November 19 - 26, 1998
Ethics Policy Stalls ResearchA Simon Fraser University criminology professor has claimed that SFU's research-ethics review committee has delayed two of his research projects for as much as a year. John Lowman told the Georgia Straight that the problem stems from a 1995 change to the university ethics policy, whereby "absolute confidentiality" for research subjects was discarded in favour of "limited confidentiality." That policy states that a court could subpoena confidential research data, Lowman said, which means that his research subjects -- pimps and sex-trade workers -- couldn't be guaranteed that their communications wouldn't be disclosed to law-enforcement officials.
One research project into pimps has been delayed for a year, he said, and another one looking into the safety of escorts and other off-street sex workers has been delayed by eight months. Lowman also claimed that he and his research colleague, Ted Palys, can't get their projects approved because they refuse to take sole responsibility for fighting possible subpoenas in court.
"Palys and I are going to do a grievance this week," he said.
Lowman said the research projects might have to be cancelled because he and Palys have lost several contacts during the past year. "Since they introduced the new street-prostitution law, we have had at least 60 murders of street prostitutes in British Columbia," Lowman said. "What we want to do is talk to men and women working off-street to see what their experiences of violence look like in comparison to the women on the street. To me, it's incredibly socially relevant research."
He noted that recently, SFU promised to fight subpoenas issued to researchers. But he said that the ethics committee's limited-confidentiality statement doesn't say that the university will employ a common-law defence to argue that researchers can't be forced to answer questions, therefore not going to the fullest extent possible under the law to protect confidentiality. "The problem with that is it allows researchers who don't want to fight a subpoena to roll over," Lowman said.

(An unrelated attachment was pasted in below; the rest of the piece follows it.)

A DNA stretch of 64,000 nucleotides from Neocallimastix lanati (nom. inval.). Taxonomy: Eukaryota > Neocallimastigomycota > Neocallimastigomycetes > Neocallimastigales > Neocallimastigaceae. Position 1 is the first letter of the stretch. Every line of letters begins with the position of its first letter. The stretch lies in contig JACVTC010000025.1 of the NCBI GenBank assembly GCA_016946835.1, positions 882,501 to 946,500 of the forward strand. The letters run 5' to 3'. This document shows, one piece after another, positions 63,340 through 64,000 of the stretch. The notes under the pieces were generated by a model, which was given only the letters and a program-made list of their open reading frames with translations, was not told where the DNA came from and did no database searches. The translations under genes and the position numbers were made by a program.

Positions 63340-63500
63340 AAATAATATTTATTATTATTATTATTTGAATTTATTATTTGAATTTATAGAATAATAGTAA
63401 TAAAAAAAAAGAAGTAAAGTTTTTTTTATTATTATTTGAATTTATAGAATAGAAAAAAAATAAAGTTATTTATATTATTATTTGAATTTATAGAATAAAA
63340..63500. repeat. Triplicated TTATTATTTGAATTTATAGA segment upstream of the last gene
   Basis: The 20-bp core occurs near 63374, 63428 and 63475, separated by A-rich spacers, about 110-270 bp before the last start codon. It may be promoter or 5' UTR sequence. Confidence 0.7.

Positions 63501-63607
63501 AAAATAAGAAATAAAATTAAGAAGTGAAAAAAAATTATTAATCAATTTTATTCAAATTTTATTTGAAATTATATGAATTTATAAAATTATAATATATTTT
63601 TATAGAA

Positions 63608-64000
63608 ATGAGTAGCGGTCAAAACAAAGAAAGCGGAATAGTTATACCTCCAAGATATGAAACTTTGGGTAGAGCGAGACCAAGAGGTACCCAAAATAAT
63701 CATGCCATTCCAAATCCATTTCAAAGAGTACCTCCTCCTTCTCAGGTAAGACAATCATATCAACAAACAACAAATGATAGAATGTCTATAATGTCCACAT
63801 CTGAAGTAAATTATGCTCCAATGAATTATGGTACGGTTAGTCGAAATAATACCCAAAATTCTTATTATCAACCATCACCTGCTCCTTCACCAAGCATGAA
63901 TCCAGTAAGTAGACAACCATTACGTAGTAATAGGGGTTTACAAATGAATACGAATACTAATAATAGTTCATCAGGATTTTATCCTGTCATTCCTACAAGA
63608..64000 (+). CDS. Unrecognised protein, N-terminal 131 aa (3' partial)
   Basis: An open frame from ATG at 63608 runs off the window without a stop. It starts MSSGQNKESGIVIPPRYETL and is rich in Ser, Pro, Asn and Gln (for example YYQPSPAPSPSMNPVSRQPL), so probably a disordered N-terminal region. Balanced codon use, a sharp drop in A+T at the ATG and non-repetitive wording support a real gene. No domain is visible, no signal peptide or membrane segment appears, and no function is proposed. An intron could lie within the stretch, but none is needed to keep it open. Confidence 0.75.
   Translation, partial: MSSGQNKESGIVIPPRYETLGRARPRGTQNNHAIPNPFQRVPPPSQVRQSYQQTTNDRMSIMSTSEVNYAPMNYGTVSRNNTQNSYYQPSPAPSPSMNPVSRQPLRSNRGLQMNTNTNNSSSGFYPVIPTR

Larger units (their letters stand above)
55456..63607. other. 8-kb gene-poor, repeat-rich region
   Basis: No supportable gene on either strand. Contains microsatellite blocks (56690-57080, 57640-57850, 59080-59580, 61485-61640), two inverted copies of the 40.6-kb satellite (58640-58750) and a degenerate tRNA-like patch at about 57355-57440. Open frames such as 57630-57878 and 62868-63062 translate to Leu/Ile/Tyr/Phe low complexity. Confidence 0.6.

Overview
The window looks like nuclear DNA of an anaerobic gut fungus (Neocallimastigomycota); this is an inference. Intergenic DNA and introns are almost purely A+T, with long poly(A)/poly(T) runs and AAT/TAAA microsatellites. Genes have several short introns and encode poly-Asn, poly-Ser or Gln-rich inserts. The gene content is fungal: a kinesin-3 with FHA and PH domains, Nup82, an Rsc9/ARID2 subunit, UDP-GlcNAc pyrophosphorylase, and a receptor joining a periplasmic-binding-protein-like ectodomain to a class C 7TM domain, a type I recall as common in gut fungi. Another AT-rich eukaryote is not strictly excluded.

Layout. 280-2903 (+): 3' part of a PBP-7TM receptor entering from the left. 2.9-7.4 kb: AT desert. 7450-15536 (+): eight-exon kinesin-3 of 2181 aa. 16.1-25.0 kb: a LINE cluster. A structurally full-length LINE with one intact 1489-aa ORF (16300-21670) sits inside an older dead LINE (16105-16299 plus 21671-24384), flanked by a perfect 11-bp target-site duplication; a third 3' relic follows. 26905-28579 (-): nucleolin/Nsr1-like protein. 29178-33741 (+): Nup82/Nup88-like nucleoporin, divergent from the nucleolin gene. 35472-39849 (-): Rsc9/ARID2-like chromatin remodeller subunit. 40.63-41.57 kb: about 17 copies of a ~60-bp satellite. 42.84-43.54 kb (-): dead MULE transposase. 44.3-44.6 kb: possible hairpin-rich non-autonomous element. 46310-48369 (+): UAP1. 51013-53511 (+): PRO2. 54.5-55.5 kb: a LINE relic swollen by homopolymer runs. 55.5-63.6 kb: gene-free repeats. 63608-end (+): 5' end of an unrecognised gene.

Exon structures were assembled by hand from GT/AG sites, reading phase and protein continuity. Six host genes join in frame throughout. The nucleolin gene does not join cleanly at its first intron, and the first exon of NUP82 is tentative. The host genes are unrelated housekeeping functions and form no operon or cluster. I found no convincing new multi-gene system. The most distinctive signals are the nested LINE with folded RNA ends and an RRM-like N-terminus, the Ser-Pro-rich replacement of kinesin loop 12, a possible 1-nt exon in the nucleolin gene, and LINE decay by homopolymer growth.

A former SFU graduate student. Russel Ogden, successfully avoided turning over assisted-suicide research data to coroner's court by citing the common-law argument, which is known as the Wigmore criteria. It states that subject-researcher communications must meet several tests not to be disclosed, including one that the communications must have taken place with the understanding that they won't be disclosed. SFU originally refused to pay Ogden's entire legal bill or speak in his defence, but later agreed to pay and apologize, following an investigation ordered by SFU president Jack Blaney.
SFU's vice-president of research, Bruce Clayman, told the Straight that the three major research-granting bodies in Canada -- the Social Sciences and Humanities Research Council of Canada -- released a statement in September that upholds the principle of unlimited confidentiality. "It's goint to have profound effects on the conduct of university research across the country," he said.
Clayman said that the tri-council policy, which received very little media attention, stated that information disclosed in the context of a professional or research relationship must be kept confidential. However, he noted that the statement also acknowledges that the protection of privacy and confidentiality are not absolute: "Compelling and specifically identified public interests -- for example the protection of health, life, and safety -- may justify infringement infringement of privacy and confidentiality. Laws compelling mandatory reporting of child abuse, sexually transmitted diseases, or intent to murder are grounded on such reasoning; so, too, are laws and regulations that protect whistle blowers."
Lowman has alleged that the ethics committee changed its policy in 1995 despite not having a quorum; that the policy is contrary to the disciplinary standards of criminology and sociology; that it violates the university's policy; and that it violates SFU's framework agreement, which defines academic freedom.
Clayman, a former chair of the ethics committee, said the limited-confidentiality policy was approved through the "proper channels." SFU recently appointed a committee, chaired by sociology professor Ellen Gee, to revise the university's research-ethics policy to make it consistent with the tri-council policy statement. The task force, which will report to Clayman, will examine, among other issues, the relationship between the research-ethics policy and other university policies, as well as the role of administrators and staff in the "administration of the policy."
Lowman said the task force has no mandate to deal with "procedural improprieties" in connection with the introduction of limited confidentiality. He also claimed that the ethics committee has functioned for more than two years without a medical doctor, even though it accepts kinesiology-research applications. "The isse here is one of accountability of university administrators, he said.
Created: December 5, 1998|
Last modified: December 6, 1998
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